BEIRUT: The National Commission for Lebanese Women Tuesday launched a campaign to fight underage marriage, an initiative that legal experts anticipate will engender backlash from religious authorities. The two-year campaign organized by the commission and the Institute for Women’s Studies in the Arab World and the nonprofit KAFA seeks to pressure leaders in the country to adopt laws to curb early-age marriage, a phenomenon that experts say has been on the rise since the surge of Syrian refugees to Lebanon after 2011.
“The Lebanese legislation has adopted several laws that protect minors after the marriage has taken place, but laws to prevent such marriages are lacking,” said Fadi Karam, the secretary-general of the commission, during the event at the Lebanese American University’s Irwin Hall. “Legislators should adopt laws to ensure that minors are fully prepared for marriage, from a health and psychological standpoint, and that they have given consent.”
Among those on hand during the launch were Speaker Nabih Berri’s wife Randa, who was representing first lady Wafa Sleiman, and various former ministers.
Karam said the campaign, which is still in its early stages, would lobby for the government to sign and ratify the Convention on Consent to Marriage, Minimum Age for Marriage and Registration of Marriages and work to adopt of a law raising the minimum marriageable age to 18, a motion that would, ideally, supersede personal status laws which currently govern legal procedures pertaining to such matters.
For Muslims, separate religious courts hear personal status cases from Sunni and Shiite petitioners. There is no minimum age of marriage that applies universally to all Lebanese, rather the different sects’ personal status laws define the legal age of consent.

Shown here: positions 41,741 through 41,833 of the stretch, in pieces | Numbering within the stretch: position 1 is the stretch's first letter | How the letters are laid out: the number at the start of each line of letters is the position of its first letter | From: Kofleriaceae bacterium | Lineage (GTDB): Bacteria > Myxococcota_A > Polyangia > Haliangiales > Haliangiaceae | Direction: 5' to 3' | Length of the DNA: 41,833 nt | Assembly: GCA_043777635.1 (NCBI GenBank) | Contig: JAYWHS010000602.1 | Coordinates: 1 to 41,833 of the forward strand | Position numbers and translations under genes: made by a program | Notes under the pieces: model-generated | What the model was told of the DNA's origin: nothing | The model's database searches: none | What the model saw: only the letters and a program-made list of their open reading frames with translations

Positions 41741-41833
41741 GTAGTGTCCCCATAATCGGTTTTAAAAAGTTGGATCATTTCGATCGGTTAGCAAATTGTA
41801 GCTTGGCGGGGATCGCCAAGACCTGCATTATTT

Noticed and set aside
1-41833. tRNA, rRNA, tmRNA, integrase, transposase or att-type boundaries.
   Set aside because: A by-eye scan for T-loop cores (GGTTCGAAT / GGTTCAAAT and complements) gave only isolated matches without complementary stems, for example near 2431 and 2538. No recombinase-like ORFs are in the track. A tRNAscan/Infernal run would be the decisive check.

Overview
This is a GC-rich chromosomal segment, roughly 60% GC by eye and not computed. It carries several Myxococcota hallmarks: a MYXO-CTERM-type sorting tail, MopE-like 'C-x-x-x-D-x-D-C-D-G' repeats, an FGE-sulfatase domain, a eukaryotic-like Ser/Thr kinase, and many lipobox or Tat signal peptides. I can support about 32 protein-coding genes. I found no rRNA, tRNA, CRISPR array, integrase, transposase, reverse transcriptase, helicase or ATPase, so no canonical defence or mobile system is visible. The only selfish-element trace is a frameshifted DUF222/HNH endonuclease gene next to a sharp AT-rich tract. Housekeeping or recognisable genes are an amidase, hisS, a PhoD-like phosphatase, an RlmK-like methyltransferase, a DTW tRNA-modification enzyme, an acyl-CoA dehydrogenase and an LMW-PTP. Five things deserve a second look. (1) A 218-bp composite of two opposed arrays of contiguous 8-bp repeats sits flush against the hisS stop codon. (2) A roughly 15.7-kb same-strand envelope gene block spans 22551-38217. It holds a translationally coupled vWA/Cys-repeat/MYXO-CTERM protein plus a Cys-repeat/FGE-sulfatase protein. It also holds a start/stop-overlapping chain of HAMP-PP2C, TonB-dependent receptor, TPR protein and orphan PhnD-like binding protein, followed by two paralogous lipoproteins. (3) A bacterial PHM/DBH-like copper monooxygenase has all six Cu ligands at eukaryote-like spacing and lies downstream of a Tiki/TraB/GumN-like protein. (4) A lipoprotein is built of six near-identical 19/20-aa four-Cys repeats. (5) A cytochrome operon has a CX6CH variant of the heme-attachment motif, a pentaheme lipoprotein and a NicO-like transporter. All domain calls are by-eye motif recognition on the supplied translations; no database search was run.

Among Sunnis and Shiites, girls as young as 9 can marry if approval is granted by a sheikh.
“Protecting minors from early age marriage is a difficult subject because of Lebanon’s sectarian society,” Mount Lebanon Judge Arlette Tabet said. “We want to start working on drafting a law that secures the right of the civil judiciary to be the main reference in cases where minors need protection.”
But Samira Aghacy, the director of the Institute for Women’s Studies in the Arab World, based at LAU, said backlash from religious authorities would certainly impede efforts to pass a civil law regulating marriage.
“Religious authorities are in power, they are very influential and they are not ready to give into anything,” she said. Implementing laws to make licensing underage marriages more difficult, such as requiring medical assessments, would be a more realistic alternative, she said.
Judge Fawzi Khamis, the head of the juvenile court in Beirut from 2004-09, argued that the current legal framework in Lebanon allowed for some latitude to protect minors from being married off.
“While I was on duty [as head of the juvenile court], I issued two sentences to protect two minors, but they were deemed incompatible with the rulings of the religious courts,” he said. “However, the general commission of the Court of Cassation, the highest civil judicial commission in Lebanon, backed my decision, saying that the rulings of the juvenile court did not constitute a breach of the religious court’s authority because it seeks to protect minors from certain danger.”
A preliminary study carried out by Tabet and Khamis found that many Lebanese men were seeking underage Syrian girls for the purpose of marriage.
Early marriages are especially prevalent in impoverished rural areas where parents are swayed by the promise of a dowry sum to assuage their financial difficulties.